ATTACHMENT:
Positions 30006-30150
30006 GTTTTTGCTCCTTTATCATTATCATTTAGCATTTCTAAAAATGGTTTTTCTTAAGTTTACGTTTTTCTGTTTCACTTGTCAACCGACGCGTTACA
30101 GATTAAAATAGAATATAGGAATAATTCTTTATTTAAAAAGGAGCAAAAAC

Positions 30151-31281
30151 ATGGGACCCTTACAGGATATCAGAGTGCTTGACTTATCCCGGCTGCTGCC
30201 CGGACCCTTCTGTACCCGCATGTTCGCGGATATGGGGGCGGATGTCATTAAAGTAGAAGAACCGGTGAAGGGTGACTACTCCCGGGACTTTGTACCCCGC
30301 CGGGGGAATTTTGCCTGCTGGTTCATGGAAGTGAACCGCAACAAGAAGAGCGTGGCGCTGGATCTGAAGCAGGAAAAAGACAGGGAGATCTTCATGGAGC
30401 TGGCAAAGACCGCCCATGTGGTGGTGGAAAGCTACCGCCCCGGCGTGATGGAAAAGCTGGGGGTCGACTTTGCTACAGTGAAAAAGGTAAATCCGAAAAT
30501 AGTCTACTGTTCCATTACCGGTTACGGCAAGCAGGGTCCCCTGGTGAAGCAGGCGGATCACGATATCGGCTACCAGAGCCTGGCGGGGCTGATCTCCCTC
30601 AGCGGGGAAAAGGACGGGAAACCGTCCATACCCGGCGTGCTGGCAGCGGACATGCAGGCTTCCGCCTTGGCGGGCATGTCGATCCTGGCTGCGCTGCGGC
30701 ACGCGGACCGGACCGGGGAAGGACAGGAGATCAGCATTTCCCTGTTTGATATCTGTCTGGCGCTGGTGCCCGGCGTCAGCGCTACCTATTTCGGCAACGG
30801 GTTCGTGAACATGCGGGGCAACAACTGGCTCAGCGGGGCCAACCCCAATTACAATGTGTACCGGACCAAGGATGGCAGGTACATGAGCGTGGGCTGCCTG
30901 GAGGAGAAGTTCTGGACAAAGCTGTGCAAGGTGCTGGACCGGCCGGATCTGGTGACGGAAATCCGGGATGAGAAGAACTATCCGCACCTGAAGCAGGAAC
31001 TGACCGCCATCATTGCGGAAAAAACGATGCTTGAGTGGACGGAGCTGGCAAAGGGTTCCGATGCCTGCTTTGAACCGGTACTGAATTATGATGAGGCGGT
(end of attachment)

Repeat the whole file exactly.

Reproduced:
Positions 30006-30150
30006 GTTTTTGCTCCTTTATCATTATCATTTAGCATTTCTAAAAATGGTTTTTCTTAAGTTTACGTTTTTCTGTTTCACTTGTCAACCGACGCGTTACA
30101 GATTAAAATAGAATATAGGAATAATTCTTTATTTAAAAAGGAGCAAAAAC

Positions 30151-31281
30151 ATGGGACCCTTACAGGATATCAGAGTGCTTGACTTATCCCGGCTGCTGCC
30201 CGGACCCTTCTGTACCCGCATGTTCGCGGATATGGGGGCGGATGTCATTAAAGTAGAAGAACCGGTGAAGGGTGACTACTCCCGGGACTTTGTACCCCGC
30301 CGGGGGAATTTTGCCTGCTGGTTCATGGAAGTGAACCGCAACAAGAAGAGCGTGGCGCTGGATCTGAAGCAGGAAAAAGACAGGGAGATCTTCATGGAGC
30401 TGGCAAAGACCGCCCATGTGGTGGTGGAAAGCTACCGCCCCGGCGTGATGGAAAAGCTGGGGGTCGACTTTGCTACAGTGAAAAAGGTAAATCCGAAAAT
30501 AGTCTACTGTTCCATTACCGGTTACGGCAAGCAGGGTCCCCTGGTGAAGCAGGCGGATCACGATATCGGCTACCAGAGCCTGGCGGGGCTGATCTCCCTC
30601 AGCGGGGAAAAGGACGGGAAACCGTCCATACCCGGCGTGCTGGCAGCGGACATGCAGGCTTCCGCCTTGGCGGGCATGTCGATCCTGGCTGCGCTGCGGC
30701 ACGCGGACCGGACCGGGGAAGGACAGGAGATCAGCATTTCCCTGTTTGATATCTGTCTGGCGCTGGTGCCCGGCGTCAGCGCTACCTATTTCGGCAACGG
30801 GTTCGTGAACATGCGGGGCAACAACTGGCTCAGCGGGGCCAACCCCAATTACAATGTGTACCGGACCAAGGATGGCAGGTACATGAGCGTGGGCTGCCTG
30901 GAGGAGAAGTTCTGGACAAAGCTGTGCAAGGTGCTGGACCGGCCGGATCTGGTGACGGAAATCCGGGATGAGAAGAACTATCCGCACCTGAAGCAGGAAC
31001 TGACCGCCATCATTGCGGAAAAAACGATGCTTGAGTGGACGGAGCTGGCAAAGGGTTCCGATGCCTGCTTTGAACCGGTACTGAATTATGATGAGGCGGT